Building Smart Cities in Context-specific Ways – The Guiding Principles

Mayors and urban policy makers must build an understanding of the context of their cities and of the cities they look to for best practices. If they find a strategy in another city that they believe will be help make their city smarter, they must ask hard questions of those cities; they must understand the interrelated conditions in which that success occurred. They must look closely at the policy, management and technology capabilities that made that strategy a success and then they must look closely at their own city’s capabilities. They must answer difficult questions about whether they have the conditions necessary to make their city more livable. They must know if they have the resources to close the livability gaps in their cities, if they will adapt the innovation to their context, or if they will have to continue to look for new ideas.


To transform the world’s cities into smart cities that are ready to meet changing realities caused by population increases and decreases, mayors and urban policy makers must follow these three steps:

1) Recognize the importance of context, and acknowledge that what worked elsewhere may not work here,

2) Create capability to understand context, by assessing the available knowledge and skills and building capacity where needed,

3) Use that understanding to make investments that are relevant to, and create value within, that specific context.

In other words, they must focus on the unique needs and capabilities of their cities. The process of becoming a smarter city might need to start with asking questions about the current government workforce. Is the workforce shrinking or does it need to grow? Does the workforce have the knowledge and skills necessary to adapt innovative ideas that have worked elsewhere? The point isn’t to avoid innovation, but rather to increase readiness to innovate successfully by building understanding of the particular livability gaps facing a city, the source of those gaps, and how the context of a city will interact with strategies designed to close those gaps.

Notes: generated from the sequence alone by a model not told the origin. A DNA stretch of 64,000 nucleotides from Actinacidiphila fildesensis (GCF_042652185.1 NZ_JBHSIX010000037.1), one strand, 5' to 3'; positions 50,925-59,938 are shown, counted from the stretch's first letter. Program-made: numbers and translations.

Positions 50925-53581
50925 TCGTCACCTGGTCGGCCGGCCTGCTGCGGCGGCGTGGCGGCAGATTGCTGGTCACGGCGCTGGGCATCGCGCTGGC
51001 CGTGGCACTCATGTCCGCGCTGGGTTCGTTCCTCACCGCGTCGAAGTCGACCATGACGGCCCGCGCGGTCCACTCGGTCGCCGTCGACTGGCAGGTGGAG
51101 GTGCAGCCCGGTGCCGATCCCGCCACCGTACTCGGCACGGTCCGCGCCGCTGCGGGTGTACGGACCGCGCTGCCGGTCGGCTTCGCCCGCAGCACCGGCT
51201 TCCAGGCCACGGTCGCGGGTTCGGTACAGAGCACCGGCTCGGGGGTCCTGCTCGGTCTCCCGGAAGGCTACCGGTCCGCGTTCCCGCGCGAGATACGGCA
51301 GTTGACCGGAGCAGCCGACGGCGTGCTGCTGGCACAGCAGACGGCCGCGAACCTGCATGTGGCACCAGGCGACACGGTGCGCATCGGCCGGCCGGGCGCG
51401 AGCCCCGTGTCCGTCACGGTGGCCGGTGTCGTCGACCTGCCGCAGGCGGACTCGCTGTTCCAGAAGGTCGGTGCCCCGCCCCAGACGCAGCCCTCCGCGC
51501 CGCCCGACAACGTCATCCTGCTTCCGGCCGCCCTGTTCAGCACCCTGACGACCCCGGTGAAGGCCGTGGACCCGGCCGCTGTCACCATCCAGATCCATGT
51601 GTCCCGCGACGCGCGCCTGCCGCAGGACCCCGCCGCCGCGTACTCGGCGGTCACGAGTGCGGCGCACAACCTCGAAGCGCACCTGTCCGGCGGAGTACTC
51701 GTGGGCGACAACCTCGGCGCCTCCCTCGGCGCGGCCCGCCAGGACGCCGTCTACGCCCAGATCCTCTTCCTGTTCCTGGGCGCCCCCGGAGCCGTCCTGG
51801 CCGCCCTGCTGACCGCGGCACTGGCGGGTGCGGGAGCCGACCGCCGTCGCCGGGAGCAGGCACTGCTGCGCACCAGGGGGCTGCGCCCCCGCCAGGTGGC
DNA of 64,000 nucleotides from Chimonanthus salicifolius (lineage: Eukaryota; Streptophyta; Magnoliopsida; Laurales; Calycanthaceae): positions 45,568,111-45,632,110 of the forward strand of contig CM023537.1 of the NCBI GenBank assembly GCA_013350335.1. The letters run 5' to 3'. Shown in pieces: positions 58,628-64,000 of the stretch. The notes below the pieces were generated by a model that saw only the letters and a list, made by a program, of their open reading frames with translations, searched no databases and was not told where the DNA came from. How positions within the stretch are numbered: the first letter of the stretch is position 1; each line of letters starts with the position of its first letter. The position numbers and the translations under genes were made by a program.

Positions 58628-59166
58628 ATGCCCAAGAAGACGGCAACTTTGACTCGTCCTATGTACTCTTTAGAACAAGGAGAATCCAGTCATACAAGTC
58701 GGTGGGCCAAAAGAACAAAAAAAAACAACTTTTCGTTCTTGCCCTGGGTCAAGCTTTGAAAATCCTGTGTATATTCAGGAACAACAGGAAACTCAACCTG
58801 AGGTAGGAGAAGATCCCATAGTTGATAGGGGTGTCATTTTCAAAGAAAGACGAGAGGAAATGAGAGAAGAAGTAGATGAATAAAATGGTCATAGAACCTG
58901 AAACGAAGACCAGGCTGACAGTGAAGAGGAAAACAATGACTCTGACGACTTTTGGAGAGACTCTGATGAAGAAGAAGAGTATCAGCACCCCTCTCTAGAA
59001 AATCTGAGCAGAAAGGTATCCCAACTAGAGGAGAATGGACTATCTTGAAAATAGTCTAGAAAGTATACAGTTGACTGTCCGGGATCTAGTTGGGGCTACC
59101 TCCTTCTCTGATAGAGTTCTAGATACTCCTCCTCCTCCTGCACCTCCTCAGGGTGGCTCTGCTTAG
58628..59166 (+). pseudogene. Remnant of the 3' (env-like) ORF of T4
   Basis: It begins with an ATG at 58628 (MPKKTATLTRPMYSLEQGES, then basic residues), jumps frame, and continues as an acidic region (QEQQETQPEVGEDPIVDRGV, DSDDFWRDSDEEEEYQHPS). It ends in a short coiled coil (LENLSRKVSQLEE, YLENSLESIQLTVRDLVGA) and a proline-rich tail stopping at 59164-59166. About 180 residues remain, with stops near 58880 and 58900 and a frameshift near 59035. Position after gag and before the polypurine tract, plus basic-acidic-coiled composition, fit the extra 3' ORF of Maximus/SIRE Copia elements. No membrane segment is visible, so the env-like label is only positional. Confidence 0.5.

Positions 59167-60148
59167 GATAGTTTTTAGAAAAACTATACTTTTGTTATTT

Policy makers must look internally to see what problems matter more and make decisions that are locally relevant and context specific. To make a city smarter, to create value for those who live and work there, urban policy makers must understand the relationships among the context of the city, the characteristics of the problems in that city, and the characteristics of the innovations that are being considered as solutions to those problems. They must use that understanding to inform smart city investment decisions.


To put nuanced understanding of context at the center of smart city investment decisions, urban policy makers must: